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    BDHuff09,

    First off I'll see you at West Point in a week! I have kind of been feeling the same way with the waiver process. I feel that I am an overall competitive candidate but to give everyone here an idea, I have had 3 reconstructive ACL surgeries in the past 4 years and a surgery to repair my broken left wrist in January of this year...obviously those are not very encouraging conditions. However, as everyone has read here, I am just going to apply and see what happens! Not going to let what I can't control stop me. Thanks for all the responses!
     
  7. Sowbug

    Sowbug Member

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    Dad .... Regarding: "If you are unable to be cleared medically and you still desire to serve, there are still other outlets available for you to pursue."


    Could you comment specifically what other opportunities you are referring to?

    Thanks
     
  8. Nick0726

    Nick0726 Member

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    I'm constantly worried about DODMERB and medical DQ's.... Anyone else have this problem?

    I have no known medical problems that would disqualify me. But still, I always worry that when I go to get checked for ROTC, the docs there will find something, anything wrong with me to disqualify me! So I'm constantly stressing about what might be wrong with me, trying to convince myself to give up my dream so I'm not heartbroken why I get DQed.

    Sorry for the rant haha! Way do you guys suggest to deal with this anxiety about being medically cleared?
     
  9. kinnem

    kinnem Moderator

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    First, you're correct. All the DoDMERB folks are out to get you. And by that I mean YOU specifically. No one else. Just YOU! As far as dealing with the stress I recommend exercise, run, exercise, run, more exercise, and then stretching. :biggrin:
     
  10. Dad

    Dad Member

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    There are many government agencies which support the military. Your DS could get a degree in International Relations and secure a job with the State Department. The CIA is always looking for analysts. Homeland Security also provides opportunities to serve. The point is, there are many different departments and agencies who are looking for smart, patriotic, driven people. Just because someone may be medically disqualified from the military does not mean that they can't find something equally important to do for our country.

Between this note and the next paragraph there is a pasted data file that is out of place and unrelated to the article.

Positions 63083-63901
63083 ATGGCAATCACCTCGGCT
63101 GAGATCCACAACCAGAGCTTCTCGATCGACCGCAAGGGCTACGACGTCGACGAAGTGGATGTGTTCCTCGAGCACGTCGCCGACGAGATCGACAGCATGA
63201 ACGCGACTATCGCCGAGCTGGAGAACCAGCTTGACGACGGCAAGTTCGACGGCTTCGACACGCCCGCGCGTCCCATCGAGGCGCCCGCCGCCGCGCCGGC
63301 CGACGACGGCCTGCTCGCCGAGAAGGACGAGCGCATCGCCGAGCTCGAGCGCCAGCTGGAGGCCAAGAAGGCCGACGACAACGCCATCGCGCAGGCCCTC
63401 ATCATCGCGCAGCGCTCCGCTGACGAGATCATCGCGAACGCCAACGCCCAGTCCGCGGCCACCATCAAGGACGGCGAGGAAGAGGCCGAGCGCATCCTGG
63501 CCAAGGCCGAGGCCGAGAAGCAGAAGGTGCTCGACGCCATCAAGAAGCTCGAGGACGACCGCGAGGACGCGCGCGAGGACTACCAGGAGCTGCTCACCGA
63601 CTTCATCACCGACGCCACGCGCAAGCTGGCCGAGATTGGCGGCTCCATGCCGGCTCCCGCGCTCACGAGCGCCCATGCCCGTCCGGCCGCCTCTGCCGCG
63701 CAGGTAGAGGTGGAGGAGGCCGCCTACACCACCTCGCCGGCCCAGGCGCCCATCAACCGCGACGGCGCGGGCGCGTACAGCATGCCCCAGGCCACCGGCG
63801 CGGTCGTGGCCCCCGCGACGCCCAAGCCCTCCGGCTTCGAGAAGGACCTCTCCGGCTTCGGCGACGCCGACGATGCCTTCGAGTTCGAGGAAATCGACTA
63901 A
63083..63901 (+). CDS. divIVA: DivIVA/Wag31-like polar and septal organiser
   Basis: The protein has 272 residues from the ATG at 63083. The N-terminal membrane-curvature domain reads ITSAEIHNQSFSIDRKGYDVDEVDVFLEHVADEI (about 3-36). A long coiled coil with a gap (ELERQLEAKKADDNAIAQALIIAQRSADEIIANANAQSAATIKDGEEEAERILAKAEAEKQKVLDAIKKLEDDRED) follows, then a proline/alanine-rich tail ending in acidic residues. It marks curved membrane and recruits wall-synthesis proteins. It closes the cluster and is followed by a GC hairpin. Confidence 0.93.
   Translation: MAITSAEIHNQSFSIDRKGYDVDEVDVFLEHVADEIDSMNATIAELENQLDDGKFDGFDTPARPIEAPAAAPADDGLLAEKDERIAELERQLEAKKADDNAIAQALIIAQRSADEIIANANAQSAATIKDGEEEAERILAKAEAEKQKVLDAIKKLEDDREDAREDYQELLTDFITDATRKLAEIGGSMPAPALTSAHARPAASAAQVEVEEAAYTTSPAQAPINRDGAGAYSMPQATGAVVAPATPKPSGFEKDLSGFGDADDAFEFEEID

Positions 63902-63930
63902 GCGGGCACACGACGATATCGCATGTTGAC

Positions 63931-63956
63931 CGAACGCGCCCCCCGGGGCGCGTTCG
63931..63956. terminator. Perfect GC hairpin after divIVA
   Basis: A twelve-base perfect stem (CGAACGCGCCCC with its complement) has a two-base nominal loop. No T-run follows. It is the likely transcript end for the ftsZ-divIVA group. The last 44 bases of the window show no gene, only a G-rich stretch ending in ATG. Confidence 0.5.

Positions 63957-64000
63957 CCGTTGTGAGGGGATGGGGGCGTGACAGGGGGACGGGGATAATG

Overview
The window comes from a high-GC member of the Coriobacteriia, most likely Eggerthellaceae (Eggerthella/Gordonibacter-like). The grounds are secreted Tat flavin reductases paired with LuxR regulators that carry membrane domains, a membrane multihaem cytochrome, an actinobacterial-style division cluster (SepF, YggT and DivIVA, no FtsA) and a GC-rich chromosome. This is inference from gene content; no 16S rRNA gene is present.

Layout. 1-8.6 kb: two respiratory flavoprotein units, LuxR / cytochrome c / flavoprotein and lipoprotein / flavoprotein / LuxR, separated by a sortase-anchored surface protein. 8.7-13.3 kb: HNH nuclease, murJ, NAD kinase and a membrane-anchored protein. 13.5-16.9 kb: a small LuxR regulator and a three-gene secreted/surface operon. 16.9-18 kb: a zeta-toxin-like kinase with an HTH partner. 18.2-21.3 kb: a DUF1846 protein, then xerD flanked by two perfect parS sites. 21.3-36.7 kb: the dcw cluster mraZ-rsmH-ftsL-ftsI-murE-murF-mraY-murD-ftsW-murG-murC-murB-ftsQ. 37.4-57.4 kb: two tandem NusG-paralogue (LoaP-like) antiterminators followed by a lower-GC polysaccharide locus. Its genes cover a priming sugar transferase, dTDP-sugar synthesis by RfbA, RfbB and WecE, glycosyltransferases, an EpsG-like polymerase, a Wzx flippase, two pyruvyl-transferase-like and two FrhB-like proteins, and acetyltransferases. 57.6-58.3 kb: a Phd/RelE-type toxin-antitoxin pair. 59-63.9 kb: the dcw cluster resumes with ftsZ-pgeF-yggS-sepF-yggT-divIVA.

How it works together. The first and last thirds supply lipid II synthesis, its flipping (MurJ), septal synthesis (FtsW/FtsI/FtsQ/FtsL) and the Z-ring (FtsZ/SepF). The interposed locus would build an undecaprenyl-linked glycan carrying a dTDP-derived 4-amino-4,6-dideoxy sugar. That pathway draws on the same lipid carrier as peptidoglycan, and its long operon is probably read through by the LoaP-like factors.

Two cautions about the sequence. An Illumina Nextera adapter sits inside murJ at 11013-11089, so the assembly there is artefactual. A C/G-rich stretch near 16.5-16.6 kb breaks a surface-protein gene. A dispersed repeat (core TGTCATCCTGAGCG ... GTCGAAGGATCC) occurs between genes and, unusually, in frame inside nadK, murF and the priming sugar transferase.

As your DS walks out this crazy roller coaster ride, he will be in contact with people who have transitioned out of the military into the private sector. Those people would be better equipped to discuss with him the many military related opportunities that your DS had not even considered.

    That being said, don't give up hope until your DS has gone through the DoDMERB process. If I recall correctly, your DS MAY have a disqualifying condition. Hang in there. It is possible that if you document everything on the medical form, your DS MAY be qualified w/o a remedial. :thumb:
     
  11. Dad

    Dad Member

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    Thank God you used the sarcasm font. :yllol:
     
  12. skymom1

    skymom1 New Member

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    Conditions never waived.



    Is there a list of conditions never considered for a waiver?

    My DD has a condition listed in the DQ document (history of spondylolysis - an old stress fracture from sports). I have searched the DoDMERB archives and several have inquired about this condition in the past, but no one followed up to say they received a waiver.
     
  13. Cadet 2018

    Cadet 2018 Rangers Lead the Way

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    This is a website with conditions generally not considered for a waiver, hopefully this helps.

    http://www.navycs.com/blogs/2008/08/13/medical-not-waiverable